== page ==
Aspen Bibliography

Title

SURVIVORSHIP OF SHRUBS AND TREES PLANTED WITHIN EXCLOSURES ON PINE CREEK ON THE ZUMWALT PRAIRIE PRESERVE

Document Type

Article

Journal/Book Title/Conference

The Nature Conservancy

First Page

1

Last Page

11

Publication Date

2014

Abstract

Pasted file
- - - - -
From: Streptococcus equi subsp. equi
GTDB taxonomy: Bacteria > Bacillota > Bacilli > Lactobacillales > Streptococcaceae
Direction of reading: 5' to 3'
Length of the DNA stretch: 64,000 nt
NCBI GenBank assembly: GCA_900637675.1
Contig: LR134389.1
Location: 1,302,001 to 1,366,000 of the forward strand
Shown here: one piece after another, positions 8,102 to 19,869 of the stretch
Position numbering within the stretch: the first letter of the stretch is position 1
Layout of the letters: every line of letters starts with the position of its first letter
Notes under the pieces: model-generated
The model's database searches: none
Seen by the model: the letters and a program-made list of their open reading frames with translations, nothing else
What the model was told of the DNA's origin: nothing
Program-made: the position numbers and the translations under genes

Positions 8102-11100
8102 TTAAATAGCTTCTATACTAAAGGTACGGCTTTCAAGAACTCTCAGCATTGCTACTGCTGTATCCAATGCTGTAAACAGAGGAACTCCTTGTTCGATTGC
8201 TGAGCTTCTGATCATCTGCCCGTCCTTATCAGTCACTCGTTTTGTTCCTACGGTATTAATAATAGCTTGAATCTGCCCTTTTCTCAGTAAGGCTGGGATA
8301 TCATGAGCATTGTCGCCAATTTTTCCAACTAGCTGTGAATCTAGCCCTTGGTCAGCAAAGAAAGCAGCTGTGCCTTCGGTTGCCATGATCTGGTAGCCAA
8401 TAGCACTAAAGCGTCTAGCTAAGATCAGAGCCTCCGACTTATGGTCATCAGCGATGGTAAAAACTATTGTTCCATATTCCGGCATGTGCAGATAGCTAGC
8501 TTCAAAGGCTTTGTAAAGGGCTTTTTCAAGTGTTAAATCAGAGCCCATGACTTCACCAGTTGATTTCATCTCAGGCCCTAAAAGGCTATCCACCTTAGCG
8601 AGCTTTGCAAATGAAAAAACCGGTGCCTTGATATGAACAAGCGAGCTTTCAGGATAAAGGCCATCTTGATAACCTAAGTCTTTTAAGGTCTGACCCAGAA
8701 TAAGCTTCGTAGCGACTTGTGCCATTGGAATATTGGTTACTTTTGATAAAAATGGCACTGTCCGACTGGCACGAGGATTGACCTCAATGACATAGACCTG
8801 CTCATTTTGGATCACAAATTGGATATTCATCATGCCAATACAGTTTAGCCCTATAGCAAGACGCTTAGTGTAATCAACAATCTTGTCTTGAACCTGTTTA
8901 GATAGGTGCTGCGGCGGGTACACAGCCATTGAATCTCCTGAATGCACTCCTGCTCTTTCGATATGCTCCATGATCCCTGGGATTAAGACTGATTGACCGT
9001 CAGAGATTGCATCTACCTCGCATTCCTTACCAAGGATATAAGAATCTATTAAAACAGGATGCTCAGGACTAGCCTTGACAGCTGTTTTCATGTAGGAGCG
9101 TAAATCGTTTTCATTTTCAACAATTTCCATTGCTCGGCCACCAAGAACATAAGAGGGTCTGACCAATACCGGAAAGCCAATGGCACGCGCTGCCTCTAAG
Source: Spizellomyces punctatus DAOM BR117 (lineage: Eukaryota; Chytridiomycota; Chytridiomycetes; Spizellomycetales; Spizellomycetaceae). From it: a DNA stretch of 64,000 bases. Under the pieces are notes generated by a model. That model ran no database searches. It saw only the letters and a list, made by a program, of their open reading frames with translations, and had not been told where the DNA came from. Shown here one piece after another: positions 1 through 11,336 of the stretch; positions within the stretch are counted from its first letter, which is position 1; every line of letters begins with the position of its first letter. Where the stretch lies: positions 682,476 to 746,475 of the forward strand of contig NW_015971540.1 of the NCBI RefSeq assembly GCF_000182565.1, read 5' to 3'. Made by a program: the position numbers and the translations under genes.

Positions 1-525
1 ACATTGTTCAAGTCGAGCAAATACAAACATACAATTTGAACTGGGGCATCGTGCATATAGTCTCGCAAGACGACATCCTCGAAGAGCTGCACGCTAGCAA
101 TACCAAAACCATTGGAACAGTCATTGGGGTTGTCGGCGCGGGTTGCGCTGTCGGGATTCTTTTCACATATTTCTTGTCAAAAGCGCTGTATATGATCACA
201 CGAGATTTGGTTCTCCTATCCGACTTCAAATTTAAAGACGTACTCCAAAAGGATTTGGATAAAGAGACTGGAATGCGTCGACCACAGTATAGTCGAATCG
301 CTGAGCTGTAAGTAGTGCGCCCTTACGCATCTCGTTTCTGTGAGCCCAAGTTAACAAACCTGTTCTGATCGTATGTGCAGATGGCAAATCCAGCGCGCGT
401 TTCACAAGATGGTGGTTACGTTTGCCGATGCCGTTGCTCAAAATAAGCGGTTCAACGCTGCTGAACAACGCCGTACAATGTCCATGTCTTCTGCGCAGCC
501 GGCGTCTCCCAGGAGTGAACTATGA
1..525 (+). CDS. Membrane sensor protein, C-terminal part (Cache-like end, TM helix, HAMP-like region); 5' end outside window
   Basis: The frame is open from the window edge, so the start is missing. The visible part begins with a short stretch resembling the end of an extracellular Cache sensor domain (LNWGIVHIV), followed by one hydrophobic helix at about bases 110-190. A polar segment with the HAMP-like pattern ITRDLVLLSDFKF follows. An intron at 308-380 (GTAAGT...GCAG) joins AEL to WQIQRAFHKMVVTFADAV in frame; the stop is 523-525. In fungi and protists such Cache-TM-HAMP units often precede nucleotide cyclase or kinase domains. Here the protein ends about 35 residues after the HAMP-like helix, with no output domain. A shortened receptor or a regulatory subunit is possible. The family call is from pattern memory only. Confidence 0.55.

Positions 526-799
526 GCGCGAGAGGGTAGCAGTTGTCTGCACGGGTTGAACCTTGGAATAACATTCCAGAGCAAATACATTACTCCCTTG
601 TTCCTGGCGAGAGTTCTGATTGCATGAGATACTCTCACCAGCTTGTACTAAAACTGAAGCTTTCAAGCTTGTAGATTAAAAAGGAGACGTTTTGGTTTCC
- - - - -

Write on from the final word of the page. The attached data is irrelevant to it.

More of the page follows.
In July 2014, trees and shrubs planted within six ungulate exclosures in the spring of 2008 were revisited to estimate the survivorship of the plantings. In total 1187 plants were counted of 9 taxon: red-osier dogwood (Cornus sericea), black cottonwood and aspen (Populus spp.), willow (Salix spp.), water birch (Betula occidentalis), golden currant (Ribes aureum), Saskatoon serviceberry (Amelanchier alnifolia), ocean spray (Holodiscus discolor), blue elderberry (Sambucus cerulea), and chokecherry (Prunus virginiana). Five years after planting, average overall survivorship was 53%, 7% less than in 2010. The estimated rate of survival was highest for serviceberry (82%), chokecherry (70%), and dogwood (65%). Lowest rates of survival were observed for Populus spp. (36%), water birch (31%), and willow (23%). Species varied in survivorship trends over the past six years, with some experiencing major declines. Despite declining survivorship of planted Populus spp. and willows in some exclosures, casual observation showed that new recruitment of these species is high outside of the landscape fabric.